Providence may be defined as that continued exercise of the divine energy whereby the Creator preserves all his creatures, is operative in all that comes to pass in the world, and directs all things to their appointed end.
This definition indicates that there are three elements in providence, namely, preservation, concurrence or cooperation, and government. . . . But while we distinguish three elements in providence, we should remember that these three are never separated in the work of God. While preservation has reference to the being, concurrence to the activity, and government to the guidance of all things, this should never be understood in an exclusive sense. (Systematic Theology, [Grand Rapids: Eerdmans, 1939] 166)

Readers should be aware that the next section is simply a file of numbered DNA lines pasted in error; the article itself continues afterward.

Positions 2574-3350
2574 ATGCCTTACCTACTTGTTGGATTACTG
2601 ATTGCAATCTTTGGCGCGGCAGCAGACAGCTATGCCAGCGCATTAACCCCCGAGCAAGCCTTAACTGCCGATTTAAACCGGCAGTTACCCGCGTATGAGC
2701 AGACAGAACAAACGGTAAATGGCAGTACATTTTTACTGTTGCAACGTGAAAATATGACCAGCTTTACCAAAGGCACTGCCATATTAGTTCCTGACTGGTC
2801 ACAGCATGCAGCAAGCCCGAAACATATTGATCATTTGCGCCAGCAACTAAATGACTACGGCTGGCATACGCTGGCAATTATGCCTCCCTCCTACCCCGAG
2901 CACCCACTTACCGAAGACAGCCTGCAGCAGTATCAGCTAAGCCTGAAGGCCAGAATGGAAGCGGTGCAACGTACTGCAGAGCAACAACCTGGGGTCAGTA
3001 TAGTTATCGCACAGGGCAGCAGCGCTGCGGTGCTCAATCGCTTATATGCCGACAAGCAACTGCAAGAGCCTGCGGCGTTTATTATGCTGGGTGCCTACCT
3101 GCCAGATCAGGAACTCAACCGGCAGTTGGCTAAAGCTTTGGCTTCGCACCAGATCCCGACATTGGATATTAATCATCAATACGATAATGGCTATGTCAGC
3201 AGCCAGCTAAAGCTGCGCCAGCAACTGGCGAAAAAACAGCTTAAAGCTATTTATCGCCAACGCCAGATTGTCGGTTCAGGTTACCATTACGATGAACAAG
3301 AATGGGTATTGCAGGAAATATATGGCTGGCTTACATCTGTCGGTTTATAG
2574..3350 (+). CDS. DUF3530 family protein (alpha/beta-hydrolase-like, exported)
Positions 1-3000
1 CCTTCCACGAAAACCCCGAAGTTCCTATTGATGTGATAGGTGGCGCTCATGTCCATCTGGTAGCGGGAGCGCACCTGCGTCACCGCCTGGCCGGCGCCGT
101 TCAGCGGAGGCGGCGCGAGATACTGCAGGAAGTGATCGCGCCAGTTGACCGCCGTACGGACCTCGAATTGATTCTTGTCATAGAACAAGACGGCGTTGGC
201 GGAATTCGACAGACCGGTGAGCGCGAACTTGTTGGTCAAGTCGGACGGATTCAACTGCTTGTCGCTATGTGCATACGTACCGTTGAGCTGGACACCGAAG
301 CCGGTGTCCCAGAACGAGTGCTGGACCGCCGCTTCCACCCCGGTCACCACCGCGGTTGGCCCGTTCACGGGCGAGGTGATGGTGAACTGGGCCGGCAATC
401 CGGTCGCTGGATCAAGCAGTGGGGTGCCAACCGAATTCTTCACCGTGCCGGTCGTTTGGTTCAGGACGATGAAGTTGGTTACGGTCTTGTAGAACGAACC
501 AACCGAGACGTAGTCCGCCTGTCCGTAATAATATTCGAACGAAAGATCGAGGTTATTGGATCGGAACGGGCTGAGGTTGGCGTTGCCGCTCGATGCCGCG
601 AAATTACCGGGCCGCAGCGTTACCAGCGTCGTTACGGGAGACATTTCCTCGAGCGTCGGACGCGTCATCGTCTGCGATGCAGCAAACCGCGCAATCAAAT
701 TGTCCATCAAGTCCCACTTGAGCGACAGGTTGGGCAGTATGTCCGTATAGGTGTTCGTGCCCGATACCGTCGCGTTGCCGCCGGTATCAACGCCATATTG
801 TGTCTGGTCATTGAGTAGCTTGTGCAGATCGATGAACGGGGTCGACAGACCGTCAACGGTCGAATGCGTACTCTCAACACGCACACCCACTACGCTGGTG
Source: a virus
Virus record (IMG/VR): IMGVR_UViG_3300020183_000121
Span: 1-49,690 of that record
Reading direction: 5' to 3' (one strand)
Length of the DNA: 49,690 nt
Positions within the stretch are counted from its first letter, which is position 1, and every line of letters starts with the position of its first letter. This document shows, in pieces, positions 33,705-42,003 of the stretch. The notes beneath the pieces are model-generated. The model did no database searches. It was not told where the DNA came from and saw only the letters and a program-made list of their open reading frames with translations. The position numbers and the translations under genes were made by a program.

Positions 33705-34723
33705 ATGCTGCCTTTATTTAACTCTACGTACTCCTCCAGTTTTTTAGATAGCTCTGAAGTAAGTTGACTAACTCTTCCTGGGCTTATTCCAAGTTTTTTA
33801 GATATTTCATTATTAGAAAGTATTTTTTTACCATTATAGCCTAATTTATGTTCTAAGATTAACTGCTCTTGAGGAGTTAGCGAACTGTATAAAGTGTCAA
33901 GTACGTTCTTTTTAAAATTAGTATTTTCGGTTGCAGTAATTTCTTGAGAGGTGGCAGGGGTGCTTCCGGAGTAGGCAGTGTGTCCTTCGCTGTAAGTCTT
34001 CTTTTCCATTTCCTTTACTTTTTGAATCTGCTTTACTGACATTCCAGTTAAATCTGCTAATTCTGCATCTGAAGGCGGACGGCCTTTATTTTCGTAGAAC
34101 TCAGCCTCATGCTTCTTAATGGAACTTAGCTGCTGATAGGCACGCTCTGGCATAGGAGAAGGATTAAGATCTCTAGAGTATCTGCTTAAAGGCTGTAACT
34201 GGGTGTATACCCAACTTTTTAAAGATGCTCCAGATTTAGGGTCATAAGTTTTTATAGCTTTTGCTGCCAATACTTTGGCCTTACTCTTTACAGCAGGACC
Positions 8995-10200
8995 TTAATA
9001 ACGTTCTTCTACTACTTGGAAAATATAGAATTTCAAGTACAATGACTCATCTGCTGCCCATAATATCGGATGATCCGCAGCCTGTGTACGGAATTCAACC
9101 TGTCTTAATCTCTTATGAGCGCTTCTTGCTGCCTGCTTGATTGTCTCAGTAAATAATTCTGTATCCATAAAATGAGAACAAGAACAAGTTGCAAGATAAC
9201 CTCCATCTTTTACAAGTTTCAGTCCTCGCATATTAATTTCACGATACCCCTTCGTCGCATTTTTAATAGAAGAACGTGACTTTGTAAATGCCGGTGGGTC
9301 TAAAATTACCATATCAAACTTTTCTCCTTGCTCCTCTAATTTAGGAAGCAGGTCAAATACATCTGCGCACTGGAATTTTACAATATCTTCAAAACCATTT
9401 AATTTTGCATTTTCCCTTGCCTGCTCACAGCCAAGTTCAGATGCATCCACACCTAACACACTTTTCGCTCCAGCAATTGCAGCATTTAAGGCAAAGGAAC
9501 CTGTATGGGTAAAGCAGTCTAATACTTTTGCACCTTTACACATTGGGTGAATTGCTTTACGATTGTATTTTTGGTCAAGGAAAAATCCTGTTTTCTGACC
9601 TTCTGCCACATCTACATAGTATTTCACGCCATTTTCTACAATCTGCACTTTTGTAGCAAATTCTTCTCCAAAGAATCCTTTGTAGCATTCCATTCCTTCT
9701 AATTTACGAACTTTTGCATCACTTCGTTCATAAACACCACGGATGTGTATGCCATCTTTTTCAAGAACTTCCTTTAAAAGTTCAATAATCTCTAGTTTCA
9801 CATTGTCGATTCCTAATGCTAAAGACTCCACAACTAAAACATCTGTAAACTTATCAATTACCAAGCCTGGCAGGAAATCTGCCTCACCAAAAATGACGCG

Berkhof goes on to show that the biblical idea of God’s providence is very different from pantheistic and deistic notions. In other words, his discussion of providence involves his explanation, “This is not like this and not like that.” The true God is different than the other gods of this world that we’ve made up ourselves.
Isaiah is saying the same thing. The talk of God’s sovereignty and providence is all in the context of Isaiah showing us God’ unique identity. There is no one like the LORD — “I am God, and there is no other; I am God, and there is none like me.” Part of God’s uniqueness is his providence — he declares the end from the beginning and brings to pass everything that he purposes. No one else can do this.